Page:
On January 31, 2022 local South Pasadena advocates released a report detailing racial disparities in the summer school program operated by the South Pasadena Educational Foundation (SPEF). The study uses data provided by the South Pasadena Unified School District (SPUSD) pursuant to a Public Records Act request.
The advocates sought to examine SPEF’s tuition-based summer school enrollment to see if it is vulnerable to racial and ethnic disparities among students of color. According to the report, Racial Disparities in South Pasadena’s Tuition-Based Summer School, “[Racial] disparities present in the types of courses taken. Latinx/Hispanic students are underrepresented in “advanced” courses, and overrepresented in credit recovery courses. In contrast, Asian students are underrepresented in credit recovery courses and overrepresented in “advanced” courses.
The report is based on data reflecting SPEF enrollment for summer sessions 2018-2019 and 2019-2020 (before the COVID-19 pandemic). A redacted high school transcript for every student who received or attempted South Pasadena High School credit for a SPEF summer school course was cross-referenced with race and ethnicity identifiers output from the high school’s Aeries Student Information System.
“Median household income is unequal across race,” says John Srebalus, one of the report’s authors. “Asian and white families skew toward the top of the distribution, while Black and Latinx families skew toward the bottom. We have structural and government-sponsored inequality to blame for that. When students are required to pay for their public education—an oxymoron made real—it is expected that some groups will gain advantages over others. And that’s what we found. Unequal access to public education.”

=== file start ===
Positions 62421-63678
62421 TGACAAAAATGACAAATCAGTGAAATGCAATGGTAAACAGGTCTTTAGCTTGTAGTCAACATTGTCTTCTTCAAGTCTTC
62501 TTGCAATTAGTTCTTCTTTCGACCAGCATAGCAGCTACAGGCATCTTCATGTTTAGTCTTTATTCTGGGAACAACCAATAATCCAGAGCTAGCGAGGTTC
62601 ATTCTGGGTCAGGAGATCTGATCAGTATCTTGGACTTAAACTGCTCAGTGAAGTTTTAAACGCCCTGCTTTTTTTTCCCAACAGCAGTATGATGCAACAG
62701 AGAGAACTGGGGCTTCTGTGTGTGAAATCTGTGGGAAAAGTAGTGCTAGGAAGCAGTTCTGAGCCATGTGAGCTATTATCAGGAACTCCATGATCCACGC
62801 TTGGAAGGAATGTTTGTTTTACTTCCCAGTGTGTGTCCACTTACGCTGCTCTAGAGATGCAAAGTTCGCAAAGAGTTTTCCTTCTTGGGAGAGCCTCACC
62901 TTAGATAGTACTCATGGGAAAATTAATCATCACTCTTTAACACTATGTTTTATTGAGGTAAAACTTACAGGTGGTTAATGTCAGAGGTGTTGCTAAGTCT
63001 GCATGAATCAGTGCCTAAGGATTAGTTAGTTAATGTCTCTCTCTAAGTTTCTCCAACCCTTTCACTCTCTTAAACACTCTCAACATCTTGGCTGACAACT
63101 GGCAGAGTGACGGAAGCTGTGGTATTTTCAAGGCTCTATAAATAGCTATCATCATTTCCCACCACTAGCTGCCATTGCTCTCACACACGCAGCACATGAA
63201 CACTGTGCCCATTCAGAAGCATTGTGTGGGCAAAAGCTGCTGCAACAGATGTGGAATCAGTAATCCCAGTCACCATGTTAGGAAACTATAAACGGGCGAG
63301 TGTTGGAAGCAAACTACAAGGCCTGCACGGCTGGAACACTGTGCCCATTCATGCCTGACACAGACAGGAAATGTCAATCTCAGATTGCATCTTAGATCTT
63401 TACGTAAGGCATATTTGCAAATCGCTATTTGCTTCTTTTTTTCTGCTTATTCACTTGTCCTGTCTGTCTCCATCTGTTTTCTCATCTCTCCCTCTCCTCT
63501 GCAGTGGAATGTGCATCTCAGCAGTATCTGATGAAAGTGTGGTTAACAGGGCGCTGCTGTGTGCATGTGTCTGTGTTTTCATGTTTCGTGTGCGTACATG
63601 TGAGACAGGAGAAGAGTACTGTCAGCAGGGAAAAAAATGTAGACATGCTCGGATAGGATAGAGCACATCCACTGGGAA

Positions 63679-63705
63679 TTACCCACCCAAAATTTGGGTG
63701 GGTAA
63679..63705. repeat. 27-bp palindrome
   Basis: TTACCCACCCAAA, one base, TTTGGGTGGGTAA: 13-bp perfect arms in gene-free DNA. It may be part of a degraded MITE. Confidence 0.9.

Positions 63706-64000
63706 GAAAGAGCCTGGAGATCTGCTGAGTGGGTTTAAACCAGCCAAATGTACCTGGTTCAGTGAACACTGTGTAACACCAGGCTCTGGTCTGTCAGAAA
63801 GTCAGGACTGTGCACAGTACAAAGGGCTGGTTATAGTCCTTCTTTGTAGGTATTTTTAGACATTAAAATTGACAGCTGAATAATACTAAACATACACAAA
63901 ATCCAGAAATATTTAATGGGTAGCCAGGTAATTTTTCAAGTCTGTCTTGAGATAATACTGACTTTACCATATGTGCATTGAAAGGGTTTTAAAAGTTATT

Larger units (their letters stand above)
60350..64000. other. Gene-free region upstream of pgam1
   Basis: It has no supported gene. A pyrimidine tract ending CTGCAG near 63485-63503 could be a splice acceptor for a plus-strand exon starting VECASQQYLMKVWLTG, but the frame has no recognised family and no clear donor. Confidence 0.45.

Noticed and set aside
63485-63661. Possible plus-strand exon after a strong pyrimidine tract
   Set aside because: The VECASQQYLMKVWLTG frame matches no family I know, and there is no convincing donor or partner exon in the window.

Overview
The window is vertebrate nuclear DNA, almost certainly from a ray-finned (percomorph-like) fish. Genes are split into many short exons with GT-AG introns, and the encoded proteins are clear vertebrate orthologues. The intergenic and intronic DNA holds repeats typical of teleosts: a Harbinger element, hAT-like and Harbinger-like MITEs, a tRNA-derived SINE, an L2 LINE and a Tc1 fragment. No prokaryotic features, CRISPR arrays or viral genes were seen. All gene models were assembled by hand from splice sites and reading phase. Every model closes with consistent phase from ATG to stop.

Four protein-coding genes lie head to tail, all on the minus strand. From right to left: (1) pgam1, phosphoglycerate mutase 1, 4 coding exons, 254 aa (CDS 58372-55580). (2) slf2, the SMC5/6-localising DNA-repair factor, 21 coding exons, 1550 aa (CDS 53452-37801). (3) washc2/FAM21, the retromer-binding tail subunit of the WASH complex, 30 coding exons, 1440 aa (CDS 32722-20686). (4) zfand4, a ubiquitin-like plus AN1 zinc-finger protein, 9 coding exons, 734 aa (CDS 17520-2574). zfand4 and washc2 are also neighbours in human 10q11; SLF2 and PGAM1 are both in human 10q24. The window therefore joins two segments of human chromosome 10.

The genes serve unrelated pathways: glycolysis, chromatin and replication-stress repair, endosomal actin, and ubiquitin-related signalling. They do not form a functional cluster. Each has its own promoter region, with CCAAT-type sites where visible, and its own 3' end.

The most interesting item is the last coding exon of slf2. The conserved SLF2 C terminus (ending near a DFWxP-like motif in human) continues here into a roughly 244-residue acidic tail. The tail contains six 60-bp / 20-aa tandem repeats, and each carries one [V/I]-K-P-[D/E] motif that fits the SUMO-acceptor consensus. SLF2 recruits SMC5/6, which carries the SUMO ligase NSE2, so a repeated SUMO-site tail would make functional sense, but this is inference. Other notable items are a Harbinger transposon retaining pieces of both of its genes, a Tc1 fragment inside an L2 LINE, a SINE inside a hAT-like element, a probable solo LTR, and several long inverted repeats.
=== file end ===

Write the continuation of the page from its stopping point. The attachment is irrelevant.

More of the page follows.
The authors recommend a phased course of corrective action. They want to see, by summer 2022, tuition waived for all students on the free or reduced-price lunch plan; by summer 2023, free credit recovery to all students; and, by summer 2024, no tuition charged for courses offered for credit to high school students. They also urge SPUSD to begin proactively tracking its own data and identifying disparities.
“There are clear advantages to taking prerequisites and honors courses during the summer,” says Ella Hushagen, one of the report’s authors. “Students may then explore more career-specific and advanced courses in the fall and spring semesters, or spend more time on extracurricular activities, resulting in more competitive college applications. High-income students reap the benefits of summer school, while other students must endure financial hardship to recover credits.”
“We believe in having a school system that promotes racial and income equity in education,” says Helen Tran, one of the report’s authors, “not just equal opportunity.”
Vecinos agrees that students should have free access to summer school. There is an existing path for free summer school that does not involve SPEF, find out more by reading our article on how to enroll in FREE summer school.